Several phrases we heard in Robot of Sherwood would undoubtedly not have passed those 1960s censors, because there was such a fear of ideas, of ideology. Mark Gatiss’s Robin Hood certainly does not present as a dour old ideologue, his outbursts of laughter seem more like an aphasia, akin to Tourette’s Syndrome, a medieval Che Guevara with a peculiar vociferous mental tic, rather than groaning out mirthless slogans he bellowed them with the defiant laugh and the manic twinkle, “All property is theft! To Robin Hood!” He declares, intending to relieve the Doctor of his miraculous wooden box. A statement not of an outlaw, hiding in the woods and fighting for the king’s justice, noblesse oblige, and the return of his lands and noble position, as in the traditional legend, but rather, the challenge of a revolutionary. A phrase borrowed from French socialist philosopher, economic theorist and self declared anarchist Pierre-Joseph Proudhon, correspondent of Karl Marx. Deflecting Robin’s attempt in the traditional friendly duel, accompanied by some verbal sparring, the Doctor declares most emphatically, “That’s my property!” Well, technically, while he has an almost symbiotic relationship with the TARDIS that is intimate, complex and can’t be brooked, he did steal her, in some ways proving Proudhon’s thesis, but perhaps not in the manner intended. However, this Doctor is Scottish, so a somewhat more possessive relationship is perhaps understandable.
Amongst other anachronisms, Robin also tells Clara that Marion encouraged him to “Stand up and be counted,” a phrase that did not enter popular usage until the rise of a more universal democracy, and with the right to vote in the 19th century. Meanwhile the Doctor, from whom it is perfectly reasonable to expect anachronisms, declares the solid gold arrow, won as a prize in the famous archery competition, a mere bauble, and suspecting that Robin and his sketchily drawn cohorts are not authentic, that what he seeks is enlightenment. Enlightenment is not mere knowledge, but a spiritual awakening, sought by Buddhists, Cathars and other seekers. Can Capaldi’s Doctor be both more irascible, more political and more spiritual? In an encounter with the smarmy villainous Sherriff, still believing Robin Hood is artificial, created by the robot knights, he says, “He’s on of your tin headed puppets created by these brutes…to pacify the locals, to give them false hope. He’s the opiate of the masses.” Paraphrasing Karl Marx, who called religion “The opium of the people,” and called for the “The abolition of religion, as the illusory happiness of the people, is required for their real happiness.” The Doctor is perhaps calling for the abolition of Robin Hood, of fake heroes. However, it was Edward R Murrow, the American broadcaster who stood up against Senator Joe McCarthy’s deluded and paranoid Communist witch hunts in the US in the 50s, who is attributed with saying “TV is the opiate of the people.” What he actually said in an interview in Television magazine in 1957 was,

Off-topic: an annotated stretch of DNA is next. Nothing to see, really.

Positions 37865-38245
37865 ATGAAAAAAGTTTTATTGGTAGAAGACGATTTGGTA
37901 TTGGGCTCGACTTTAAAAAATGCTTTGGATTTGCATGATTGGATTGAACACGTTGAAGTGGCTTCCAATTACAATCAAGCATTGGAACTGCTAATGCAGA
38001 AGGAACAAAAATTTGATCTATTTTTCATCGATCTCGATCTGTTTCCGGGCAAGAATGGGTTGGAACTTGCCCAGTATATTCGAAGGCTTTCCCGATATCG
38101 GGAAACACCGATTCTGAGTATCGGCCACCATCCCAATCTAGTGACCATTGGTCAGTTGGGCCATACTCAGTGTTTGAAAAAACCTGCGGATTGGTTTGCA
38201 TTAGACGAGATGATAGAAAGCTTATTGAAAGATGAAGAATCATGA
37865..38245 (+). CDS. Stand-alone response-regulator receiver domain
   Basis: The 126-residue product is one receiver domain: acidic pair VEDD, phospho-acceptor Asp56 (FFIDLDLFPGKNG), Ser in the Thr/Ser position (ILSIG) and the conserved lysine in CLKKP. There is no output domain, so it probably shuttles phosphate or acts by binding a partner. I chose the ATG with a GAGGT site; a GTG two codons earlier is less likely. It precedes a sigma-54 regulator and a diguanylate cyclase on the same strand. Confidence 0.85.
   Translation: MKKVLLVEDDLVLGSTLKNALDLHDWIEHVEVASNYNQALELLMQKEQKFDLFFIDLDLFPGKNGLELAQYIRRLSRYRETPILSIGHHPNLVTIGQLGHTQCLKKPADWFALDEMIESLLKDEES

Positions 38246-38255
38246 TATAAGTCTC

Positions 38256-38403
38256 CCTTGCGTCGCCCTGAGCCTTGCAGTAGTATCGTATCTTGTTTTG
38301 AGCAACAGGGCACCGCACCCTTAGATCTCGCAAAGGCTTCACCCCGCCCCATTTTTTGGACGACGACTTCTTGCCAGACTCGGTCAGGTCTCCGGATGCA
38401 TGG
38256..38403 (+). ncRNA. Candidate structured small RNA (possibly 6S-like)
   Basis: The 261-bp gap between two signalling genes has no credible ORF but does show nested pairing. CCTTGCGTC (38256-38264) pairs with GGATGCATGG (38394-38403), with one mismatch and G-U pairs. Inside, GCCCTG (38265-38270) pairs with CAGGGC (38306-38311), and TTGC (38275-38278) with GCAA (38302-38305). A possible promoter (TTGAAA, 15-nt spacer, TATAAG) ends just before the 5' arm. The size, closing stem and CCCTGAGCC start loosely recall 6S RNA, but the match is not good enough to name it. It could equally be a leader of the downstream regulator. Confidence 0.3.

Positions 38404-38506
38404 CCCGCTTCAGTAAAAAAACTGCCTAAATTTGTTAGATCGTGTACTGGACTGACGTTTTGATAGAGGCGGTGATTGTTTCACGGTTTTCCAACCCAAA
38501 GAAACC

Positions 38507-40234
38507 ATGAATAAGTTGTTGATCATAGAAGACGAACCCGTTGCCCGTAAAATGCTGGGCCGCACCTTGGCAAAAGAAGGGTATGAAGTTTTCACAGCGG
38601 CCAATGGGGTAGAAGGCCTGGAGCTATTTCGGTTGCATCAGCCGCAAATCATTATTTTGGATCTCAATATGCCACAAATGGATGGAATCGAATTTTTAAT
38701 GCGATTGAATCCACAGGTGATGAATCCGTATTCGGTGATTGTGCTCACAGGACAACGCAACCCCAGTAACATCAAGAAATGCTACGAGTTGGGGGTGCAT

“It might be helpful if those who control television and radio would sit still for a bit and attempt to discover what it is they care about. If television and radio are to be used to entertain all of the people all of the time, then we have come perilously close to discovering the real opiate of the people.”
Perhaps the Doctor means to abolish television? Before we abolish television, we should also consider something else Murrow said, “The instrument can teach, it can illuminate. Yes, and it can even inspire. But it can do so only to the extent that humans are determined to use it to those ends. Otherwise, it is merely lights and wires in a box.”
The premise that Robin Hood was real failed to be borne out by the cliched hokum of the rest of the legend, perpetuated in this episode; that Prince John, who fed paupers, agreed to Magna Carta, established various other laws and taxes that reigned-in warring nobles, organized a systematic application of law, and set the modern west on a course toward constitutional parliamentary democracy, was a bad king, while absentee King Richard Coer De Lyon, who spoke French rather than English and preferred warfare in the name of religion, was some how a hero.
Of course this is a made up children’s story that also features amongst other fancies, knight shaped robots, lost in time, seeking The Promised Land, in a connection to this season’s ongoing mystery, not to forget our time travelling alien hero himself, so perhaps historical rigour is not absolutely necessary.
Just to clarify, am I really saying Mark Gatiss’s Doctor, quoting Marx, but defending his property, discarding gold but seeking enlightenment, seeking paradise?, desperately befuddled at being mistaken, and thus grasping insecurely at straws, and his rival Robin, quoting socialist anarchists, strutting and ho-hoing like a manic revolutionary, represents some kind of sophomoric statement about the reconciliation of Capitalism and Communism? Certainly not, that would definitely be drawing an extremely long bow. But then again, while he didn’t have his brow, this Robin Hood certainly did have Lenin’s beard.